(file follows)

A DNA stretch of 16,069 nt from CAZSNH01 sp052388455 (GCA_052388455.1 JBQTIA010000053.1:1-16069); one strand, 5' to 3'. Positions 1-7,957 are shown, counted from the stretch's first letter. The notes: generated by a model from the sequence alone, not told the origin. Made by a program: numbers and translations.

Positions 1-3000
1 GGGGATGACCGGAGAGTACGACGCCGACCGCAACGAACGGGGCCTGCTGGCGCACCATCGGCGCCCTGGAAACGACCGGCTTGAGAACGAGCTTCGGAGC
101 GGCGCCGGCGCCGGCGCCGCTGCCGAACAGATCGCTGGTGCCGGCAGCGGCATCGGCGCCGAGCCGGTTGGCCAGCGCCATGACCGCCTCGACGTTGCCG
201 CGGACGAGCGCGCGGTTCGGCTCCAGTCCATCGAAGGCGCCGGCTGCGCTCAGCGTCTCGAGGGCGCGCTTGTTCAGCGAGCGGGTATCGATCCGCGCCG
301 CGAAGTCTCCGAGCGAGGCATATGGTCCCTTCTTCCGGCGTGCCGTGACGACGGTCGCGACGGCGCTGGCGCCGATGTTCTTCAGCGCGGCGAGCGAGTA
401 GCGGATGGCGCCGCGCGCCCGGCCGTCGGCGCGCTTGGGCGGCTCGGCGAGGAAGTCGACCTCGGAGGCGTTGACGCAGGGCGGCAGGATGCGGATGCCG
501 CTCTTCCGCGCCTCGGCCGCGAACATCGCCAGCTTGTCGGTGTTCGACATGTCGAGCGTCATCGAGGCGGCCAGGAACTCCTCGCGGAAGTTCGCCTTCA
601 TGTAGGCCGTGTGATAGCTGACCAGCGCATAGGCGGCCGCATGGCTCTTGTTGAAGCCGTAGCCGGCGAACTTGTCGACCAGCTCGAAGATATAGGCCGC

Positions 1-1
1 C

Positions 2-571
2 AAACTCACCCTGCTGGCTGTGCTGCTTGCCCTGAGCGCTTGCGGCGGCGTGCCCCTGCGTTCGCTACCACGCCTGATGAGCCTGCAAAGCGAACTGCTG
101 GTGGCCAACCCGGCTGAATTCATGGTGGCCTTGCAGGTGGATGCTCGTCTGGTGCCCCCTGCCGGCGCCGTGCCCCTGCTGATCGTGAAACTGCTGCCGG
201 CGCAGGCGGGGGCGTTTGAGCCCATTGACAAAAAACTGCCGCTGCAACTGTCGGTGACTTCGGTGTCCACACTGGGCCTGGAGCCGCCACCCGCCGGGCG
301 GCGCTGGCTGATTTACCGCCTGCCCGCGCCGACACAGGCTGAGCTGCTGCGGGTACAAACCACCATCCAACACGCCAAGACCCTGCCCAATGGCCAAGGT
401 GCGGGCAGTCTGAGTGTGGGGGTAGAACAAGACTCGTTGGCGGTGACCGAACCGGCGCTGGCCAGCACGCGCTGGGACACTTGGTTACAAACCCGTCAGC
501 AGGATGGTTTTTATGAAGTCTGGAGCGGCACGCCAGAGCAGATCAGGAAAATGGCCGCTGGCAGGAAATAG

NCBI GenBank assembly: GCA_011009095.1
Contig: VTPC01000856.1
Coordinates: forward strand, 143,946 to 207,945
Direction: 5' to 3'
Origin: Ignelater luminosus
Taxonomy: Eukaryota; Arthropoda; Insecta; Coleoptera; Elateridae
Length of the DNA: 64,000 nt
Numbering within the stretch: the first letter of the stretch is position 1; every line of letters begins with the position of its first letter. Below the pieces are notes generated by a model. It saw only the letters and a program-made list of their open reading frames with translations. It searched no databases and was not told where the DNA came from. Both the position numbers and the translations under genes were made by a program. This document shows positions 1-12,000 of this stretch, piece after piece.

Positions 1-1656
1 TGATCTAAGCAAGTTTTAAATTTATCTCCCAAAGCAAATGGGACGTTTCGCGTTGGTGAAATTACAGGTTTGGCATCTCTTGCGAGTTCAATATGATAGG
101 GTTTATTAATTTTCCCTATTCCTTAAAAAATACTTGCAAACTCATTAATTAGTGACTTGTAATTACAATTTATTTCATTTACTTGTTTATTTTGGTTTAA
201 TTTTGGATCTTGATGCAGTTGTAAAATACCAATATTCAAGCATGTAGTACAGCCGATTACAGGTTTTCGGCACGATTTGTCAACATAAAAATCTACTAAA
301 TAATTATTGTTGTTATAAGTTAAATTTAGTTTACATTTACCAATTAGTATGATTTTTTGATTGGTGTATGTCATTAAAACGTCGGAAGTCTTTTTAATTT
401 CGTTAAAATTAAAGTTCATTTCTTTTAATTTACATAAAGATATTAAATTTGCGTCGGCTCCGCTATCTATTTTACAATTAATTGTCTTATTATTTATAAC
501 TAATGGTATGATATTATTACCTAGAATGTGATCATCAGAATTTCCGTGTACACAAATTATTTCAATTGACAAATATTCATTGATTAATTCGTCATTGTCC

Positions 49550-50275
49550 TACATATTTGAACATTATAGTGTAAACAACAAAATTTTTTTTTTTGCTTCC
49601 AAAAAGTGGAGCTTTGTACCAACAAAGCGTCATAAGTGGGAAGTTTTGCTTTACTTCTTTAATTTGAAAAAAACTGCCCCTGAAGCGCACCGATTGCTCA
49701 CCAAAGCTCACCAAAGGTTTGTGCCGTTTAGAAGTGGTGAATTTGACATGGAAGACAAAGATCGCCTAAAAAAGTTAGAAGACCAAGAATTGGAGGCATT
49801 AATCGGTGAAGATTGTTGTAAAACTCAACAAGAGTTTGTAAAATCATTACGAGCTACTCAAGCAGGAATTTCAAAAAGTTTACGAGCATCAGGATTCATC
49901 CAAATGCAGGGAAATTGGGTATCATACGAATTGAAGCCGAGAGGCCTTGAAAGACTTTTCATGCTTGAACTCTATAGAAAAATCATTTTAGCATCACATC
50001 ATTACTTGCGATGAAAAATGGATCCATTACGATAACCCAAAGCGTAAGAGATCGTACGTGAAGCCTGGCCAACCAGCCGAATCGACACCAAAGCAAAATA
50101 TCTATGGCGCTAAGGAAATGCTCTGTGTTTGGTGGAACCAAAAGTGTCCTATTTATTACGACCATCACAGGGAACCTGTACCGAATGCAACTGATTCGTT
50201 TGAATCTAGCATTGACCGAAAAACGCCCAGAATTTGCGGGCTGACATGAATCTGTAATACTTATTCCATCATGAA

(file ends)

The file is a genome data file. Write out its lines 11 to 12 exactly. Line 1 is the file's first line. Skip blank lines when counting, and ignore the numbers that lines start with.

1 C

Positions 2-571